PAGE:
Create and manage tables

Tables are a subset of workbook data elements.

Their spreadsheet-like interface allows for structuring and manipulation of data in a familiar environment. Tables support much of a traditional spreadsheet's functionality, like creating calculations and applying filters and formats. They also support a variety of other features such as data grouping and summaries.

Requirements

  • To create or edit a data element, you must have Can Edit access to the individual workbook.
  • Some exploratory actions are also supported with Can Explore access.

Create a Table

Tables and other data elements can be created via the PAGE ELEMENTS section of your workbook's editor panel or directly from an existing data element.

Table Concepts

Columns, not Cells

If you're familiar with traditional spreadsheet tools, such as Excel, you likely associated data and formulas with individual cells. While Sigma tables are very spreadsheet-like, data is managed at the column level rather than on individual cells.  This means actions such as calculations and formatting changes are applied to every cell in a column.

Managing data at the column level ensures consistency and accuracy, and prevents common errors, across large and ever-growing sets of data.

Groups and Groupings

Groups and groupings, which are unique to tables, are an excellent tool for comparative analytics. They allow you to analyze rows of data based on shared values within a single column.

Any column in a table can be used to define a grouping. When used to define a grouping, the column becomes what we call a grouping key. Its individual rows merge into single cells based on their distinct values. Subsequently, the rows of data to the right of the key column in the table are bundled into groups based on each unique value in the key column.

Group aggregates can then be calculated based on the cell values within each row in the group.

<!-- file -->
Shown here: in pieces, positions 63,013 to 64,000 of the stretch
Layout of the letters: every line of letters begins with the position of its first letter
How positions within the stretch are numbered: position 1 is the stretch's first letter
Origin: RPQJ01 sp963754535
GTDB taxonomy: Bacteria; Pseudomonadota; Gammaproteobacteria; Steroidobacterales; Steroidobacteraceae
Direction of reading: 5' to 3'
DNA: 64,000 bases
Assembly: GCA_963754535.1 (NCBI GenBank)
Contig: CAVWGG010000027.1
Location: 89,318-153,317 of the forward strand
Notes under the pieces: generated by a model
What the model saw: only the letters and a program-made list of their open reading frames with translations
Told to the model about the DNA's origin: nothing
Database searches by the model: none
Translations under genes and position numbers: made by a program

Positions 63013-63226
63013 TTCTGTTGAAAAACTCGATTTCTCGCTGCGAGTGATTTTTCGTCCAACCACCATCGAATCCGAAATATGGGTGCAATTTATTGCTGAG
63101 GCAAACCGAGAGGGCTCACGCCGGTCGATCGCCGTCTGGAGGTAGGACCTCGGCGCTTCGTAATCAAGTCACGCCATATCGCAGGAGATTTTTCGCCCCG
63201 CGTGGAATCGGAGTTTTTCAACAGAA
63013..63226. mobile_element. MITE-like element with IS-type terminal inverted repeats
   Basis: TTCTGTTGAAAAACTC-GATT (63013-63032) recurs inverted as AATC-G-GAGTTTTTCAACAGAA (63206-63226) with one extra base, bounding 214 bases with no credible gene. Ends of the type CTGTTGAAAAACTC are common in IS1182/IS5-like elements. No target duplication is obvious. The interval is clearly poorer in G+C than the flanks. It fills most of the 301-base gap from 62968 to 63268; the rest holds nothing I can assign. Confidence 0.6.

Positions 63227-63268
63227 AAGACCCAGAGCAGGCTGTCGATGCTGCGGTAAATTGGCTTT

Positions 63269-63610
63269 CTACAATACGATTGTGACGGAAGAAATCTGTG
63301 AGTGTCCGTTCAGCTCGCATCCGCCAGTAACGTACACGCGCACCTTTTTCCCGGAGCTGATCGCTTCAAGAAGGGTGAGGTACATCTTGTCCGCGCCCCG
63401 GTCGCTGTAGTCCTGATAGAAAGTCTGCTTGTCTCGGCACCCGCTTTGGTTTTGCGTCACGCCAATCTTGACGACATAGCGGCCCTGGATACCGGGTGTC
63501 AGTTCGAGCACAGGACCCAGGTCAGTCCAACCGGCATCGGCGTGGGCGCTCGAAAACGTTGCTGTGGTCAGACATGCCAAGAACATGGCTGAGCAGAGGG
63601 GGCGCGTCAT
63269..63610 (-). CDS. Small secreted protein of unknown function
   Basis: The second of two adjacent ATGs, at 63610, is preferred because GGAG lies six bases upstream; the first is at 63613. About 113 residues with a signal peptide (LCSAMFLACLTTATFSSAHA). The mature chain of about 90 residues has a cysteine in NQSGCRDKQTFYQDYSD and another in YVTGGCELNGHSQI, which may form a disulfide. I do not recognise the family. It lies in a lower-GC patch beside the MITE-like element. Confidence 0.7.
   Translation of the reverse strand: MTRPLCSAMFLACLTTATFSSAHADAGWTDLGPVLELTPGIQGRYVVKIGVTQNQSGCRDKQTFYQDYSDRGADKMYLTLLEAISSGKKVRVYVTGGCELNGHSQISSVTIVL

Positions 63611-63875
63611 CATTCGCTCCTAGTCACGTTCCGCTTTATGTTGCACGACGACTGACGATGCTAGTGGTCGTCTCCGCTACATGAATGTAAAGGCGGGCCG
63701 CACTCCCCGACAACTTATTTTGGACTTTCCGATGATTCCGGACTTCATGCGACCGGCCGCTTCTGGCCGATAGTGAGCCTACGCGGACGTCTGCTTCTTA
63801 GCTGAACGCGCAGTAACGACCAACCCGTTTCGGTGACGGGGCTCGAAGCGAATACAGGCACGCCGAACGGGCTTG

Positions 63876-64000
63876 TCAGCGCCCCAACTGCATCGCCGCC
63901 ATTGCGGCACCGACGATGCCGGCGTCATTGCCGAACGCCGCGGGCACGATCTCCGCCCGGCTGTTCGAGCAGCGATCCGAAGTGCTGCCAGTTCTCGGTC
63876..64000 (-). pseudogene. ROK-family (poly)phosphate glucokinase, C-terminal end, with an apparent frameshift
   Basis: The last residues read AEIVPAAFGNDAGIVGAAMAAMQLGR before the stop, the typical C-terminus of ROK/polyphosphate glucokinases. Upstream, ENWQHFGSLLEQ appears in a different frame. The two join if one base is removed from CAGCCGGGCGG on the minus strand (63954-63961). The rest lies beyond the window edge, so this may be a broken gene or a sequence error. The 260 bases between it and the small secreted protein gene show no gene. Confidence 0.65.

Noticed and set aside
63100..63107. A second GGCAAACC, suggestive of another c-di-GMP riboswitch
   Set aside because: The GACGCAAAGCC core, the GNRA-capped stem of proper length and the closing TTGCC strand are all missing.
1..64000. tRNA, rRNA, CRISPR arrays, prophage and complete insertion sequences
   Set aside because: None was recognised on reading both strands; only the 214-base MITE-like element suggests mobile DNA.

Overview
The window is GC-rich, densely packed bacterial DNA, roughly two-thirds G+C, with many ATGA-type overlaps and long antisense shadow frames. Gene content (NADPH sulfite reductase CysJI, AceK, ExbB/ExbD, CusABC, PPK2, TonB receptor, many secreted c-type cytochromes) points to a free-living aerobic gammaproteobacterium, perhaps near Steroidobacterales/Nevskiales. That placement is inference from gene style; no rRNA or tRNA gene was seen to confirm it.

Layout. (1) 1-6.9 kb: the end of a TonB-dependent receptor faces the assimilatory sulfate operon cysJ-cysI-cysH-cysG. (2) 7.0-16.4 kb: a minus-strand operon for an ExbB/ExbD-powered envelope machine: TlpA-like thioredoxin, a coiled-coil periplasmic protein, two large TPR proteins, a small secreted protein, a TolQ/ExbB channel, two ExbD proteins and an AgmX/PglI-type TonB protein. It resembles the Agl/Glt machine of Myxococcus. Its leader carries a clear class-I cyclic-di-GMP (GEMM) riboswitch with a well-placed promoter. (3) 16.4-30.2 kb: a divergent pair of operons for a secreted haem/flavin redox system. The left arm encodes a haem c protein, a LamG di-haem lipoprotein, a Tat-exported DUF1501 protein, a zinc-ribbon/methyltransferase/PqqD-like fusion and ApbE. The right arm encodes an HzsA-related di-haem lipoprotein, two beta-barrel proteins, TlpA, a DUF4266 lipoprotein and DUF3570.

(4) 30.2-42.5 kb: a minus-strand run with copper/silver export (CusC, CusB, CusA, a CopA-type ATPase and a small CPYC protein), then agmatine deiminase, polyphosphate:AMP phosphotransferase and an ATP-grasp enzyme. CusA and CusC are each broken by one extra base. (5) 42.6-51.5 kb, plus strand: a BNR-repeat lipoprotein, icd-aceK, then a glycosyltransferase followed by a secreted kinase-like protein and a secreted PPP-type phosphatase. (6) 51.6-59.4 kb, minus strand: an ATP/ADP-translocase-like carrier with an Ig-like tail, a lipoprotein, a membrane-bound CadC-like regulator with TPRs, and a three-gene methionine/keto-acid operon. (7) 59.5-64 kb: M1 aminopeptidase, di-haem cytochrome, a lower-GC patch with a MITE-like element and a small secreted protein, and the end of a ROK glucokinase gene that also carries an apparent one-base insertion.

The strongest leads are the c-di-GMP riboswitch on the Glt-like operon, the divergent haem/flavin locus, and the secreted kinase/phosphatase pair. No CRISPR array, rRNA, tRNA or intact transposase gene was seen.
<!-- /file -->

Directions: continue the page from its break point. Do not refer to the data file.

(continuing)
Example: In the example below, we group sales data by [Store State]. We then calculate the total Sum of each row's [Line Item Sales] by creating a new calculation called [Sum of Line Item Sales]. Collapsing the table by grouping allows us to view this grouped and calculated data from a high level.

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Add a Column & Create a Calculation

Add a New Column

Before you start: This action uses the editor panel. If you have not done so already, open the editor panel from either Explore or Edit mode; see Workbook modes.

  1. In the element's editor panel, click the plus (+) button located to the left of the COLUMNS section header.
  2. Select New column to create a new calculation or View source columns to select a column from the element's data source.
    • New column adds a new calculated column to the table and focuses the formula bar. Enter your calculation in the formula bar.
    • View source columns expands the full list of the element's available data source column. Check the box next to a column to add it to your table.

Create a Calculation

The formula bar is central to calculating data in Sigma. It is located in the workbook toolbar at the top of any workbook page. Calculations are applied to entire columns. If a data element's column is selected, the column's formula will appear in the formula bar. No formula will be displayed if no columns selected.

Before you start: This action uses the editor panel. If you have not done so already, open the editor panel from either Explore or Edit mode; see Workbook modes.

  1. Add a new column.
  2. With the column selected, type your formula into the formula bar.
    It will suggest auto-completed function names and column names.
    Screen_Shot_2022-02-03_at_9.55.40_AM.png
  3. Once your formula is complete, hit Enter on your keyboard,
    or
    click the green checkmark to the right of the formula bar.
    Screen_Shot_2022-02-03_at_9.56.46_AM.png

Create a Grouping

Before you start: This action uses the editor panel. If you have not done so already, open the editor panel from either Explore or Edit mode; see Workbook modes.